The UK may not have actually posted-off its Article 50 notification just yet – but visiting Penarth today is one of the British Naval vessels which may soon be charged with seeing-off any EU trawlers spotted trespassing in what will again become British waters.
The Fisheries Patrol vessel “Cranogwen” – now berthed in Penarth waiting-out the weather before heading on for Swansea – is capable of reaching a top speed of 18 knots.
In the Celtic Sea (between Wales and Ireland) Crangowen currently as no choice but to impose on British trawlers the hated EU regulations which allow France to catch far more fish than British registered trawlers:-
- The EU allows France to catch 300% more Dover Sole than British trawlers ,
- The EU allows France to catch 400% more cod than British trawlers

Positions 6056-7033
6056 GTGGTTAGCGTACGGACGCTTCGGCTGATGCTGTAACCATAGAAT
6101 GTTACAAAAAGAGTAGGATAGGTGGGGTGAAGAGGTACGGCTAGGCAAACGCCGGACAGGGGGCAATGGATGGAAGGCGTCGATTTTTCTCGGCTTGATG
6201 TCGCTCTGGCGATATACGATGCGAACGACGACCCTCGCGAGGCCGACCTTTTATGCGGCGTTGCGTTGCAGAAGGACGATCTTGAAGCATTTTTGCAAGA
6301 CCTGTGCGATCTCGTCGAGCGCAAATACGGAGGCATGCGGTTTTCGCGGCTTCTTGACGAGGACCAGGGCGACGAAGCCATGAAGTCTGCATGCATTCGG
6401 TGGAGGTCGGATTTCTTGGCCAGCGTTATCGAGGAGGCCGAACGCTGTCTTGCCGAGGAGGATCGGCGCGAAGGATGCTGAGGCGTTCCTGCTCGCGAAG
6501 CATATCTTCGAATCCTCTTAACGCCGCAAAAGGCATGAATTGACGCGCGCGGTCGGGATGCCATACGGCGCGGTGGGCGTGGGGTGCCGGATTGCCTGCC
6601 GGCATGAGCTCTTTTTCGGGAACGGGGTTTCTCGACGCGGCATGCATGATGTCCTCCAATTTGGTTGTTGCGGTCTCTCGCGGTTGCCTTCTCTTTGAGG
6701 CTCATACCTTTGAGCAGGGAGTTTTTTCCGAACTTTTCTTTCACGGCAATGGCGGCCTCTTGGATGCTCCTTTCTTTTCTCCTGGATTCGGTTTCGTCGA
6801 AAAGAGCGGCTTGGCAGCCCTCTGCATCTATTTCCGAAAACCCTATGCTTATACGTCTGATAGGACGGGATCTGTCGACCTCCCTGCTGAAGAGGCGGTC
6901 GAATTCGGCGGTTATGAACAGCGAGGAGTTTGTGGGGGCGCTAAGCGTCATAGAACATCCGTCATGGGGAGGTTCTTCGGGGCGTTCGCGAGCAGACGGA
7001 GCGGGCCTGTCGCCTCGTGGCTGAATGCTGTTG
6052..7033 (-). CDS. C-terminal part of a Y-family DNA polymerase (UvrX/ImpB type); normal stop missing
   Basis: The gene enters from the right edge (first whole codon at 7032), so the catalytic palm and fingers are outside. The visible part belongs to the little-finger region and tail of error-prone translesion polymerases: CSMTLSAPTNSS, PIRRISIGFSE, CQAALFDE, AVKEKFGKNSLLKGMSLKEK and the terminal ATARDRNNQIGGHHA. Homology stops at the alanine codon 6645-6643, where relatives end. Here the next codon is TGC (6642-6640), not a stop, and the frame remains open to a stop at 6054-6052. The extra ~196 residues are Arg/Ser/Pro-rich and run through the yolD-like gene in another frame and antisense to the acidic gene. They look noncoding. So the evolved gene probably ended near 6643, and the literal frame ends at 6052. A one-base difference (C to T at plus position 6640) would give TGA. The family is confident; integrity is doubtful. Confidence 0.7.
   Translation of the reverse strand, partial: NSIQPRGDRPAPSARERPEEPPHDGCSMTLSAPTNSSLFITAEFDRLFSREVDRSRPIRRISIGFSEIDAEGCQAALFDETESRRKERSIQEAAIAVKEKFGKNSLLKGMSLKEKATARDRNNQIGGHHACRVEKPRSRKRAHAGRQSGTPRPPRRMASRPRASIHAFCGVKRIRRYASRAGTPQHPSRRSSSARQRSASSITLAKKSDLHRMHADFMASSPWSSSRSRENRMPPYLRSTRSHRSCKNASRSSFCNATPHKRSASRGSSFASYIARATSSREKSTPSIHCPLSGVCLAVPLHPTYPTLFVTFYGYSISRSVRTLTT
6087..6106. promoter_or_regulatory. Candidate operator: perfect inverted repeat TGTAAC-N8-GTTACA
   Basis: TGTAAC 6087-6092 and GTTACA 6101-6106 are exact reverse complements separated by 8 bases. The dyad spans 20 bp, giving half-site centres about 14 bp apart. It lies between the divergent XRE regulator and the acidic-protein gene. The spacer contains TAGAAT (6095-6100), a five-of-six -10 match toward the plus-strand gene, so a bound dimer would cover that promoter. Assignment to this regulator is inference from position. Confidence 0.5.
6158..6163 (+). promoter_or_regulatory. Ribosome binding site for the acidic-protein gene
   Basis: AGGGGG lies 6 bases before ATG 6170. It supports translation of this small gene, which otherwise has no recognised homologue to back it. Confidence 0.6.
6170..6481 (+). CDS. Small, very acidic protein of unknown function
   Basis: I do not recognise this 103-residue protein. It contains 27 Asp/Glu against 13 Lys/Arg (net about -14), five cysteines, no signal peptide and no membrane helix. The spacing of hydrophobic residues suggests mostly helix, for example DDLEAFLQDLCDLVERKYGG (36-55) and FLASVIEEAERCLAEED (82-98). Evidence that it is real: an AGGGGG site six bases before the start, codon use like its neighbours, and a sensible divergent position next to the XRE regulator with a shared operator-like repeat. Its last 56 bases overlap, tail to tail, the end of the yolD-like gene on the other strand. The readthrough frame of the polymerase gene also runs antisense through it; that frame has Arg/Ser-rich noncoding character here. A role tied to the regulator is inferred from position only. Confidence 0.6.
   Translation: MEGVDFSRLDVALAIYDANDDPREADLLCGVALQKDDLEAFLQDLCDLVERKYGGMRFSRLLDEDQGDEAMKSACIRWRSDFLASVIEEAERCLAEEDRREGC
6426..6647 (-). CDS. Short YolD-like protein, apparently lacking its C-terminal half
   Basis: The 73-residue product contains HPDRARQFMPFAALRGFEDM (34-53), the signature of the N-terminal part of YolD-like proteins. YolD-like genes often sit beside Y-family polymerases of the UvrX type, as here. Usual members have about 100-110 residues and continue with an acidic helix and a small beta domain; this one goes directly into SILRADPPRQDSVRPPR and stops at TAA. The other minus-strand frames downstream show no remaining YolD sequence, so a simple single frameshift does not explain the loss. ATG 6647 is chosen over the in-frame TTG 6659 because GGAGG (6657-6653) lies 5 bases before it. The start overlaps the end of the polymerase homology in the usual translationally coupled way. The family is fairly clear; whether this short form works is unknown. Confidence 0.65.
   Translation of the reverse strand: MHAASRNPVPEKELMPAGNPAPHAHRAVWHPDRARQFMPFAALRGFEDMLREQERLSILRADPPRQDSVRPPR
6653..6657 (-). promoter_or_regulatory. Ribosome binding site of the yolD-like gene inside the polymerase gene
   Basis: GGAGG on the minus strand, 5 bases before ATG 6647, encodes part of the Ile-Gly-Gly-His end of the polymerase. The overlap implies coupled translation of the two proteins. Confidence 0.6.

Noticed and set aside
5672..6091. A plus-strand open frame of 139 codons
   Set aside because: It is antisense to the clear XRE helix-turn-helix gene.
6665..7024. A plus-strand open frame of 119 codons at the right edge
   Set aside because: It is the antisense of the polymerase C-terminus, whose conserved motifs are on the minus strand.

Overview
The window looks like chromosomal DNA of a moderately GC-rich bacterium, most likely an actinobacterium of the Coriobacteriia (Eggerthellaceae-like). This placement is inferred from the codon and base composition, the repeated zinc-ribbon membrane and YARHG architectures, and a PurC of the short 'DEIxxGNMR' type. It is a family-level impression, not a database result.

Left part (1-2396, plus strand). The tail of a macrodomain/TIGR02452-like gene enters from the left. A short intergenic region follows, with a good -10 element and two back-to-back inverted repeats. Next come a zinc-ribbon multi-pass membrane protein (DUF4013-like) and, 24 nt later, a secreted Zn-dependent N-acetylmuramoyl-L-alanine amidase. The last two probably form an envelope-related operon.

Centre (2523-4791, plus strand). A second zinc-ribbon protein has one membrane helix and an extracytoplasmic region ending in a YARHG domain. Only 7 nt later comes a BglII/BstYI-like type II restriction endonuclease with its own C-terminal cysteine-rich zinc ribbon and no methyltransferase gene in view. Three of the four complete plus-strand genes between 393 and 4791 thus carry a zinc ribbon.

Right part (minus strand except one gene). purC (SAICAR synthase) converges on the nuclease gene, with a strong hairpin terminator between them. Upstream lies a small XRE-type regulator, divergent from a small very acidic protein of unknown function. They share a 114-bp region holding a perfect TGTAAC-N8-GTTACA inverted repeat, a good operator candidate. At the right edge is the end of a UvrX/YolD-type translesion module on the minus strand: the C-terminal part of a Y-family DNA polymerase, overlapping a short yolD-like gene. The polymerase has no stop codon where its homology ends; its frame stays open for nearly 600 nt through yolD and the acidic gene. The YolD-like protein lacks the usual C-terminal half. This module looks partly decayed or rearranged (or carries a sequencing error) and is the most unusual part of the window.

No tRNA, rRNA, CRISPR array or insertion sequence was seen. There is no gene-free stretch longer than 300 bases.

- The EU allows France to catch 500% more haddock than British trawlers
Britain’s fishery patrol vessels are not quite able to outnumber the huge fleets of predatory foreign trawlers plundering UK fish . There are only 4 Fishery Protection Vessels like “Cranogwen” to cover the entire UK coastline.
Although her top -speed of 18 knots won’t out-run most powerful EU and foreign trawlers, the vessel is expected to play a key role in turning the tide and ultimately winning-back control of UK waters for British fishing fleets.(Experts claim that foreign trawlers often have “illegally upgraded” engines which give them enough of a turn of speed to show British patrol boats a clean pair of heels.)
The government says however that modern fishery protection isn’t about high-speed chases – and that environmentalists ought to be pleased that the diesel fuel consumption of boats like Cranogwen is much less than that of speedier craft.
Cranogwen is named after the bardic pseudonym adopted by the Victorian Welsh female sea-captain Sarah Jane Rees (1839-1916) . Captain Rees ecame the first woman to win the crown at the National Eisteddfod of Wales in 1865, beating many well-known male bards of the day. She also became a public speaker, toured the USA, established the Women’s Temperance Movement and founded a Welsh-language journal for women.